With Gold being ‘tears of the sun’ let’s match it with our favourite gemstone and what the Georgian and Victorian eras symbolized Pearls as “tears of mourning”. The earliest record we have of pearls as precious objects are artifacts from Mesopotamia dated to around 2300 B.C and recently, a two thousand year old pearl was found in an Australian Aboriginal archaeological dig in the Kimberley region of Western Australia. The Persian Gulf was one of the main sources of natural pearls for centuries, as were Venezuela & Panama where pearls were discovered by Christopher Columbus and Vasco de Balboa on their travels. Natural ‘real’ pearls are very rare these days and are worth thousands. Cleopatra won a bet that she could provide Marc Antony with a banquet costing more than the assets of a country. She took off a pearl earring, dissolved it in wine and drank it. How’s that for value!
We have lots of variations of pearls, gems and metals and don’t forget that we create bespoke designs, so if you have any of grannies pearls and gold lying around come in and meet our pearl specialist and designer Chrissie Douglas who will come up with a beautiful new design and make a match made in heaven.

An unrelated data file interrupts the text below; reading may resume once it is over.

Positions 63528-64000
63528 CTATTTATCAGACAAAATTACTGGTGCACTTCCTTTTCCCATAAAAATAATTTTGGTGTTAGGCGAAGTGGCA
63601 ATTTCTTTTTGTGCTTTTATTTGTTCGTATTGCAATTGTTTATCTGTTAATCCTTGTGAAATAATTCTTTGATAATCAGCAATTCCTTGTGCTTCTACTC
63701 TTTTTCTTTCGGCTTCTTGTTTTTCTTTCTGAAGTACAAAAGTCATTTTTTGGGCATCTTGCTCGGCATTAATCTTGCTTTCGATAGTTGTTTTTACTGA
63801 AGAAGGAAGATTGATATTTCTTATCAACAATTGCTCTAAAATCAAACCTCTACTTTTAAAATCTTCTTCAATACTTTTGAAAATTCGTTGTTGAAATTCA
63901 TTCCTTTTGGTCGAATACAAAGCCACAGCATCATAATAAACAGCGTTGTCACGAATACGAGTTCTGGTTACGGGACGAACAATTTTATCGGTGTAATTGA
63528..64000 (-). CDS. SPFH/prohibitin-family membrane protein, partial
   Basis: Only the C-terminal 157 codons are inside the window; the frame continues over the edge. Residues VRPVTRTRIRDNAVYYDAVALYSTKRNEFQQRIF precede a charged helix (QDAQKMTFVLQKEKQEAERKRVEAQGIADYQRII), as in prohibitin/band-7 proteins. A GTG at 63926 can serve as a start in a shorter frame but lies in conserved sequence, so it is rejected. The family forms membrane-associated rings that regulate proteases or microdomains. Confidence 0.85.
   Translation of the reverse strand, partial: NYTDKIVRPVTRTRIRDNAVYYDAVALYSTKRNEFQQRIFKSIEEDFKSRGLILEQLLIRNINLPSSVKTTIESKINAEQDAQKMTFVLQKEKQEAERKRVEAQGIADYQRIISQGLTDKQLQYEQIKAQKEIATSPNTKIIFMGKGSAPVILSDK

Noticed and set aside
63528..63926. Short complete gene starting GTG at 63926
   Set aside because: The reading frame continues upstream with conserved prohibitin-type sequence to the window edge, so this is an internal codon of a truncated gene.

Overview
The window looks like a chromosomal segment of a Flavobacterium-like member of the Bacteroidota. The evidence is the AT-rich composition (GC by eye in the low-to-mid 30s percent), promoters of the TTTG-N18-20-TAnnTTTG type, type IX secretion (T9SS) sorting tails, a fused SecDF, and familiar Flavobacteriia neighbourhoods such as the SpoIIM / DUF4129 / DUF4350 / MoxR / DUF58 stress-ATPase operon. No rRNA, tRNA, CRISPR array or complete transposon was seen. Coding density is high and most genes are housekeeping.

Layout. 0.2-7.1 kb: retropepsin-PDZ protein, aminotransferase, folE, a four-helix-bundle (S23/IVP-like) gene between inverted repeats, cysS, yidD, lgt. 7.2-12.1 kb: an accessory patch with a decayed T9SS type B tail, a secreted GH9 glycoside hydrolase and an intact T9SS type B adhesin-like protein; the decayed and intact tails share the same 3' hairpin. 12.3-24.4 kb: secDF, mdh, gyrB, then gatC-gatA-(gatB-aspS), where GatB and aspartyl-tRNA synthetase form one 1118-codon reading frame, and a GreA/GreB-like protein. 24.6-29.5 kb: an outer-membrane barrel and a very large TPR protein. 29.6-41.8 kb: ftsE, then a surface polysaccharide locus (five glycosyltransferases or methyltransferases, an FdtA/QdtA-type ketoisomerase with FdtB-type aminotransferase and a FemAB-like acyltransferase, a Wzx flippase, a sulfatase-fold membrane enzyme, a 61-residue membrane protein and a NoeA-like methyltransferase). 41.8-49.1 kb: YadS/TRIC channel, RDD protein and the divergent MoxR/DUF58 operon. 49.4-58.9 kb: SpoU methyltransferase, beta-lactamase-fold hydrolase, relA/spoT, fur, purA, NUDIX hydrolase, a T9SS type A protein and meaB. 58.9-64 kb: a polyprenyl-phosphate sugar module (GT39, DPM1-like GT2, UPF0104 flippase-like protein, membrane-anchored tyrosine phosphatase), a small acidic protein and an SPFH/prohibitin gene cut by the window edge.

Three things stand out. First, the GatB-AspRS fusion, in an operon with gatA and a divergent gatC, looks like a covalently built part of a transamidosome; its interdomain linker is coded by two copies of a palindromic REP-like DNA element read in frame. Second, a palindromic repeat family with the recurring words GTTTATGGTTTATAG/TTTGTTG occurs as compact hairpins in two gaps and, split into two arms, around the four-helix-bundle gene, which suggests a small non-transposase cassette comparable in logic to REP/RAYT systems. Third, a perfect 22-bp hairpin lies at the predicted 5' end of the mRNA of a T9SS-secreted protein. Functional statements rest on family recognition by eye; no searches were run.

Hope to see you at our studio soon at 42 Beauchamp Place, Knightsbridge, London.
The new issue of VOGUE is out and to mark their 100th year anniversary they have published this special issue that celebrates the faces and fashions of a century.
Why do we feel you should take a good look at this magazine?
Perhaps it is because Coleman Douglas Pearl jewellery is featured in the Mario Testino photoshoot!
Within the story ‘As Time Goes By’ styled by Lucinda Chambers, our large ‘Joy of Life’ freshwater pearl earrings and our double strand freshwater pearl necklace are featured.
This is not the first time that Mario Testino has used our pearl jewellery in his work, highlighting the fact that ‘…pearls are always appropriate’ – Jacqueline Kennedy.